Taking the tablets

Two months have passed since I acquired my Apple iPad, and so I have had a little time to explore whether this is the future of computing, or indeed of entertainment and mobile-everything. The verdict so far: I’ve been taking it everywhere, and have been using it principally as a notetaker at meetings, as a mobile internet browser and as an ebook reader, probably all three in equal measure. I occasionally (but more rarely) use it as a music device or as a viewer for video content, or as a tool for presentations (when linked to a projector). The combination of document creation and editing, and reading books, somehow makes it a perfect tool for an academic, as far as I am concerned.

So am I persuaded? Absolutely. There have been a few moments when not everything is as intuitive as I would like; for example, it took me longer than it should have to work out how to transfer documents between the iPad and my Macintosh, and indeed it somehow annoys me (not sure why) that I have to do this via iTunes. I also had to learn to switch off all wireless functions whenever I wasn’t using them, as they run down the battery much faster. But on the whole these are minor gripes. Overall, the device is doing everything for me that I wanted it to do, and as an ebook reader it is as close to perfect as I could wish for.

So what about the competition? Obviously, Apple didn’t invent the tablet concept, though it certainly has turned it from something that frankly wasn’t finding a market to something that is now visible everywhere. But there is no reason why others shouldn’t get in on the act. So far, I don’t see anything. But there are announcements. HP ha announced two different models for 2011, and LG (a company which often impresses with the visual style of its gadgets and equipment) has declared that it will shortly launch something that will be much better than the iPad – you can read a prediction here that it will fail in that perhaps rather bold ambition. Apple itself may be unveiling a new iPad or two early next year.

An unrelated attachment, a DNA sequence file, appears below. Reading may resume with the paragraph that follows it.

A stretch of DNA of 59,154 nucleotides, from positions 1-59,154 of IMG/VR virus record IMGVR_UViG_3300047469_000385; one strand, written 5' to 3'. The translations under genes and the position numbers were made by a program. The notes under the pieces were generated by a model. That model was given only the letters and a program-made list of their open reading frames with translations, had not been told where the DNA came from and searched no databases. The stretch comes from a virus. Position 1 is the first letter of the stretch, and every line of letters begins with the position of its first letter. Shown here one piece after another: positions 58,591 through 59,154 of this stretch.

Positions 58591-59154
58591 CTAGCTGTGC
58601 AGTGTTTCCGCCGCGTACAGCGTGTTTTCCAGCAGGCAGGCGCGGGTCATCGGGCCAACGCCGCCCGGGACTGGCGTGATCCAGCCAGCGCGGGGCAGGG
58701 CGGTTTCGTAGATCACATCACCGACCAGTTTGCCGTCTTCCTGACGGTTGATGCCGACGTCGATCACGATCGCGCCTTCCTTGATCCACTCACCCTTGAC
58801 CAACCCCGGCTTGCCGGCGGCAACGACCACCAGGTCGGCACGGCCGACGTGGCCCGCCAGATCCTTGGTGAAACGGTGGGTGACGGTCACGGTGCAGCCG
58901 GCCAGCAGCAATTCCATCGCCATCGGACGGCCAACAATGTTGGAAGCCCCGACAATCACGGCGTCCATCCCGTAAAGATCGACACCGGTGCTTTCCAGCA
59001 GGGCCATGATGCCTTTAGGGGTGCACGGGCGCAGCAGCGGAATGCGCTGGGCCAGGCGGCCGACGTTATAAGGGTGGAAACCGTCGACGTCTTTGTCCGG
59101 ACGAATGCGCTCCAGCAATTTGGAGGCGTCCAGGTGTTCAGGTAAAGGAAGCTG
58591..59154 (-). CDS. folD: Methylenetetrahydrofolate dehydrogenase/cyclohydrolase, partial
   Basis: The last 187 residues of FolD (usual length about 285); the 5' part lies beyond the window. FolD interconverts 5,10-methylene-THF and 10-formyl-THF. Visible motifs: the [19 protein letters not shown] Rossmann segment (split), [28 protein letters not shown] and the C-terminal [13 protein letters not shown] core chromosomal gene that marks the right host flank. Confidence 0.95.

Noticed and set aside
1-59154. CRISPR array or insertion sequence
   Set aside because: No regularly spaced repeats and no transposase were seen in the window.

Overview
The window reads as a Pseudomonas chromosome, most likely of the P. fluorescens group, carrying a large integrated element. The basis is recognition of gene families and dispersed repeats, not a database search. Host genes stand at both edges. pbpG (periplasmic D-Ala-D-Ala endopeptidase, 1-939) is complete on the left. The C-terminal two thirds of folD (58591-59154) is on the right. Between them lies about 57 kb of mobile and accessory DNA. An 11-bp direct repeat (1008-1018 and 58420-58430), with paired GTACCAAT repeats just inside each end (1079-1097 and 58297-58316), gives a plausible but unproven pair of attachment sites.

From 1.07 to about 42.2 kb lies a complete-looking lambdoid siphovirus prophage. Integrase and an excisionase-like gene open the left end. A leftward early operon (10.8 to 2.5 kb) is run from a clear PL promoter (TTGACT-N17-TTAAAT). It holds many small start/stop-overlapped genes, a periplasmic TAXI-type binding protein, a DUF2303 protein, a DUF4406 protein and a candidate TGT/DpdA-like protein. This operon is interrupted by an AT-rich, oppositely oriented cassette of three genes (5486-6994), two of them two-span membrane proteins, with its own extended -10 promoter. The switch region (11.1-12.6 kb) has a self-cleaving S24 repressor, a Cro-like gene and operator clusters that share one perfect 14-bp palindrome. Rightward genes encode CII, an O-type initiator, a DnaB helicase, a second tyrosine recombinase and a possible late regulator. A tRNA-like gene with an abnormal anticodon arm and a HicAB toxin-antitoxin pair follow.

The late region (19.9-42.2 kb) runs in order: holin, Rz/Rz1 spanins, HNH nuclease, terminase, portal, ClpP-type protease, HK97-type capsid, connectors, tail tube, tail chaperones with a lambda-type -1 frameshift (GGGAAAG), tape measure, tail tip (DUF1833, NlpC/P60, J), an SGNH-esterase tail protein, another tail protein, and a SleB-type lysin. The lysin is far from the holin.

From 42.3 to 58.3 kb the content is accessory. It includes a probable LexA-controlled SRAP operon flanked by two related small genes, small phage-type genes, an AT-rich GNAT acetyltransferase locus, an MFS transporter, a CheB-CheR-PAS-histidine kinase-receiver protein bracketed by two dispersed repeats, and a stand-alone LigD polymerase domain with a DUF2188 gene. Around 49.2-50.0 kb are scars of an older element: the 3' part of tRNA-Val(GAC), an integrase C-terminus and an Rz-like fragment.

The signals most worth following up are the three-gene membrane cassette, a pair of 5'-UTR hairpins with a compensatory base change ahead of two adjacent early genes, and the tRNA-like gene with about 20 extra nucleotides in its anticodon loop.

Competition is always good. And this user of a tablet at any rate is persuaded that the market for this kind of device is going to be big. Very big.

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4 Comments on “Taking the tablets”

  1. Vincent Says:

    So, you like it then. Have you tried it with a different sim outside of the State. So you don’t have nutzoid roaming charges. I know you must have salted a bit away over the years but no one has that amount of money.

    Does it have a phone ?.

  2. colummccaffery Says:

    I’ve stayed with the Sony reader because of its screen. It’s so paperlike that I can read comfortably for hours. How do you find reading sessions on the iPad?

    By the way, competition is not always good:

    http://colummccaffery.wordpress.com/2008/08/27/consumers-and-naive-belief-in-competition-an-economics-lesson-from-aer-lingus/

  3. Simon Woodworth Says:

    There are several apps that make moving files to and from the iPad much less painful. I use Dropbox which allows you to synchronise files across several platforms. I also use Air Sharing which mounts the iPad as a virtual hard drive on your Mac. To be honest, I’m still experimenting.


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